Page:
Earlier this month 33 members of Congress sent a letter to President Obama asking him to use executive authority to tackle the crisis of high drug prices in the U.S. The gist of the letter is that Congress is paralyzed (surprise surprise) to act. So, while we wait, and wait, and wait for Congress — the urgency of high drug prices calls for executive action.
One of the steps recommended is to expressly permit Americans to import lower cost medications for personal use. Well, Americans already do that and while its technically illegal, people aren’t prosecuted for doing so, and thus it’s generally permitted. But if it was expressly permitted it would remove the stigma of illegality, embolden many more consumers to import lower cost medication, deflate and defang the scare tactics of the pharmaceutical industry about importation and online pharmacies, and would instill more price competition into the U.S. market to bring down prices at local pharmacies.
A few questions. Don’t we need to pass a new law to “legalize” importation? Why do I choose to bold the phrase expressly permit? Would it be legal or expressly permitted? Maybe both? (more…)
Tagged with: bayh-dole, Congressional progressive caucus, march in rights, pay for delay
Talking to the New York Times!
Last week the New York Times published my Letter to the Editor in response to an article about Mylan’s despicable increase of the life-saving drug Epipen, which saves people from serious allergic reactions. In “An Outcry Over the Price of Epipen,” my Letter’s focus is really on Congress and the need for them to actually do something besides talk. I note that personal drug importation, which is already happening, should not just be tolerated as a technically illegal behavior for which patients are never prosecuted but encouraged using proper guidance so that people can afford the prescriptions they need.
The other Letters provide excellent contributions to the policy debate. Caroline Poplin, who is a doctor, lawyer and healthcare analyst (wow!), criticizes drug companies for their abuse of our patent laws and federal regulations that allow them to maximize profits over patients. She believes that where the market is producing “bad results” government ought to provide remedies.
Sarah fink writes that due to the price of Epipen, her serious allergic reaction forced the plane she was on to land! Here we learn that airlines started cutting back on keeping Epipens on places due to the price. This was my favorite Letter.
Again, check it out here.
Tagged with: EpiPen, letter, mylan, nytimes
Want Lower Cost Medication
One week ago, the CEO and founder of PharmacyChecker.com, Tod Cooperman, and RxRights leader Lee Graczyk, published an op-ed in The Hill’s Congress Blog, entitled: “The candidates agree: Legalize personal imports of prescription drugs.” In a nutshell, as the title makes clear, Hillary Clinton and Donald Trump both support making it expressly legal to import prescription medication for personal use. This issue is sometimes one of life and death as the media spotlight on Mylan’s drug price spike of Epipen last week makes clear. You might be thinking, “Well, no one gets busted for importing personal prescription orders now so what’s the big deal?” It’s a huge deal.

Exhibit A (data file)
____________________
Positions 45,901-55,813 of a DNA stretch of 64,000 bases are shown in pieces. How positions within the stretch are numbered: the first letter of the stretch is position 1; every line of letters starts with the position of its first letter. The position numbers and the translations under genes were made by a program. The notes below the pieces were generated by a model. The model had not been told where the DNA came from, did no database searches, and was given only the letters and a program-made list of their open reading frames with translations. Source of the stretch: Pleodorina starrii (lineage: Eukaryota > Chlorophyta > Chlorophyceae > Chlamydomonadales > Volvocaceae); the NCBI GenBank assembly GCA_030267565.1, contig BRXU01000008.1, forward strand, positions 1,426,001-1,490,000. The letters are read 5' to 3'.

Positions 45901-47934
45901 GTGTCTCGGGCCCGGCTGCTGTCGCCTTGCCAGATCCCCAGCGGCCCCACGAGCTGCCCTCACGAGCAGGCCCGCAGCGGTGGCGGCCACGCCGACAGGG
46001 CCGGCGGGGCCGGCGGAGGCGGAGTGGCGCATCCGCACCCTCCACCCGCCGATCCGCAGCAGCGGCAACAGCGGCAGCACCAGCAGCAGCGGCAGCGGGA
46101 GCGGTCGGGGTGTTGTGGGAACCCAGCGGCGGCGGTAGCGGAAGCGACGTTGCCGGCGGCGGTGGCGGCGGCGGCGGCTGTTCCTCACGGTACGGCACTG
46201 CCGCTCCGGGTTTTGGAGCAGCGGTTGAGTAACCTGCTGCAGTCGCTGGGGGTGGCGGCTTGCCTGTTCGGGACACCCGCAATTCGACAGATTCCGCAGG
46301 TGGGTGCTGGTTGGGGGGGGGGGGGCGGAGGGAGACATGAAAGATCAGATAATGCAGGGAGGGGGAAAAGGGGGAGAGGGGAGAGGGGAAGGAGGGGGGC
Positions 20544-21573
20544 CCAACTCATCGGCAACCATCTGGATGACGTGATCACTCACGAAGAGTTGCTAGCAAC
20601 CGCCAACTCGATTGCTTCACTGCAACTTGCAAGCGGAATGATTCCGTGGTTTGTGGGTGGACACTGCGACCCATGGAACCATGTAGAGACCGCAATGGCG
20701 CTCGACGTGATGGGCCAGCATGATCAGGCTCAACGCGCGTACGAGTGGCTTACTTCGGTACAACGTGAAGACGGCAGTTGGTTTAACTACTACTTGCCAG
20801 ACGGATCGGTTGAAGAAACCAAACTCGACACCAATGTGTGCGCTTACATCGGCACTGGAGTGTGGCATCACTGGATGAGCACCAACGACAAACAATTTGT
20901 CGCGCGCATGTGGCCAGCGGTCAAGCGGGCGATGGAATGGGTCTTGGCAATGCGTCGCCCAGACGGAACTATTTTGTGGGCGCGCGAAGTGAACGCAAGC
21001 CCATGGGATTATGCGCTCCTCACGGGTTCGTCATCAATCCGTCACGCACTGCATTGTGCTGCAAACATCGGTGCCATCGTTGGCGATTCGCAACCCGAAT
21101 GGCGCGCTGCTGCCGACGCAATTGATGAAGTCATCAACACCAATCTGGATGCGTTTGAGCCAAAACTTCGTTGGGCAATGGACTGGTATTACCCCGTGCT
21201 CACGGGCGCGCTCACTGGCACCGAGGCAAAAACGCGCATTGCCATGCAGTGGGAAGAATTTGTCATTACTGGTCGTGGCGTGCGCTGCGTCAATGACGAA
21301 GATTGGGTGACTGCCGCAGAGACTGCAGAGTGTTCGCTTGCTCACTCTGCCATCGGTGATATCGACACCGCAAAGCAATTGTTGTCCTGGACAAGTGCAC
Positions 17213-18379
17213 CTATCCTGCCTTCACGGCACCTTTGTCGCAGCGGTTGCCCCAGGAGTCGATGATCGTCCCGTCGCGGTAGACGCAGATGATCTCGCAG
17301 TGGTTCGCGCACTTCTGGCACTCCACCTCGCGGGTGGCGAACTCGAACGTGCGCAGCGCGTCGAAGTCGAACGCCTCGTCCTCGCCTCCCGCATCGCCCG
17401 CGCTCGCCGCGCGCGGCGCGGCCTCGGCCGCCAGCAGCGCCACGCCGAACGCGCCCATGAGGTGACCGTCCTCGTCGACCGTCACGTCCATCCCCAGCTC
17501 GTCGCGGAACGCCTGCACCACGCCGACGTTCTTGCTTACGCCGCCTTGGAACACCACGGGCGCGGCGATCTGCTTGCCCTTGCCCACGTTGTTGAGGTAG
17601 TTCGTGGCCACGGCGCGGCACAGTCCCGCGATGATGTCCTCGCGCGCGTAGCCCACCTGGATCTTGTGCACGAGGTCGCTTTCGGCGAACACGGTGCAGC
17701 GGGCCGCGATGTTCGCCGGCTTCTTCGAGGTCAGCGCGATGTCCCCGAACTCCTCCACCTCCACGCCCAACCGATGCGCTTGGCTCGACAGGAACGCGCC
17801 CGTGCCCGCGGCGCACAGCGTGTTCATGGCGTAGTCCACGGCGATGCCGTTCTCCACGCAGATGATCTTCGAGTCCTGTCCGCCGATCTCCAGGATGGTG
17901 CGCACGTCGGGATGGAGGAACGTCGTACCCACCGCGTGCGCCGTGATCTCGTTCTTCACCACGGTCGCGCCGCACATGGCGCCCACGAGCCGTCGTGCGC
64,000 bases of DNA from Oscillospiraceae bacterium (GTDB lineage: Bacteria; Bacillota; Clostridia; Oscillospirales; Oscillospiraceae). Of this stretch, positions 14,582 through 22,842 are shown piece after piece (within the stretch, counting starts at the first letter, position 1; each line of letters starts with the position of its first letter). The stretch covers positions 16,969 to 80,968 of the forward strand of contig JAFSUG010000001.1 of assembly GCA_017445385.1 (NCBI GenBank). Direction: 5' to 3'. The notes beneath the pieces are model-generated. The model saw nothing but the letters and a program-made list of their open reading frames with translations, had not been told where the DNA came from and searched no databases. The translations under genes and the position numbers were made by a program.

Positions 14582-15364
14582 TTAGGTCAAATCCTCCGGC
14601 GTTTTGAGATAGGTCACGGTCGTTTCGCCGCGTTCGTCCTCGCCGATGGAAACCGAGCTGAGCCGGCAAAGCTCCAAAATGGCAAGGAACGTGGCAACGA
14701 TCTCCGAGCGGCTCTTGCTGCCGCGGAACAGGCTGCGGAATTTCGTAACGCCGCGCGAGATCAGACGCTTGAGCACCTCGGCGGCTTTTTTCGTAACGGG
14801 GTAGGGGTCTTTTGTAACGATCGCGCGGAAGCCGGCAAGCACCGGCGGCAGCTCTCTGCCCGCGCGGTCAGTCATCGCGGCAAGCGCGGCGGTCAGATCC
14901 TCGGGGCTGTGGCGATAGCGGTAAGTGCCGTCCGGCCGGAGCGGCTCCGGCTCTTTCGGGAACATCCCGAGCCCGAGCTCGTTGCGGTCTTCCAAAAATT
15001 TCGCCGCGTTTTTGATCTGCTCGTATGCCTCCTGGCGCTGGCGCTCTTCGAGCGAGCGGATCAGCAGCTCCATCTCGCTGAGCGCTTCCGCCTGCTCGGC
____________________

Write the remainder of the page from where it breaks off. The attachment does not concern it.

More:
Currently, about four million Americans import medication for personal use due to cost. But there are more Americans who need to in order to get the medications prescribed to them. If it were technically legal, millions more Americans would buy lower cost medication from Canada and other countries. How many? (more…)
Tagged with: clinton, cooperman, graczyk, RxRights, the hill, trump
Last year I published a blog post to celebrate the 4th of July in the spirit of freedom from high drug prices and unjust laws that protect multinational pharmaceutical companies. Shortly after that post, the fight between consumers and entrenched special pharmaceutical industry interests took on new meaning with the volume cranking up to 11. One Chicago Tribune headline said it best: “How 2015 became the year of prescription drug price outrage.” That outrage has continued unabated in 2016 and moving into the November election is likely to crescendo.
While I talk a lot about them – safe international online pharmacies are not the long term answer to the problem of high drug prices – but they do empower Americans in their battle against Big Pharma and, much more importantly, make it possible for them to afford medication they need to exercise their rights to life, liberty and the pursuit of happiness. And on that note, I republish my post from last year below…
Online Pharmacies and Freedom: Happy 4th of July from PharmacyChecker!
Back in 1776, America’s Founding Fathers agreed that a government should not deprive its people of their natural freedoms. So when I think about the tyranny of high drug prices in America this July 4th – which causes millions of Americans to go without needed medication and face financial hardship – I’m also thinking about the Declaration of Independence and the freedoms it promises. And I write with humility that safe online pharmacies offering lower drug prices from other countries have a lot to do with helping Americans achieve “life, liberty and the pursuit of happiness.”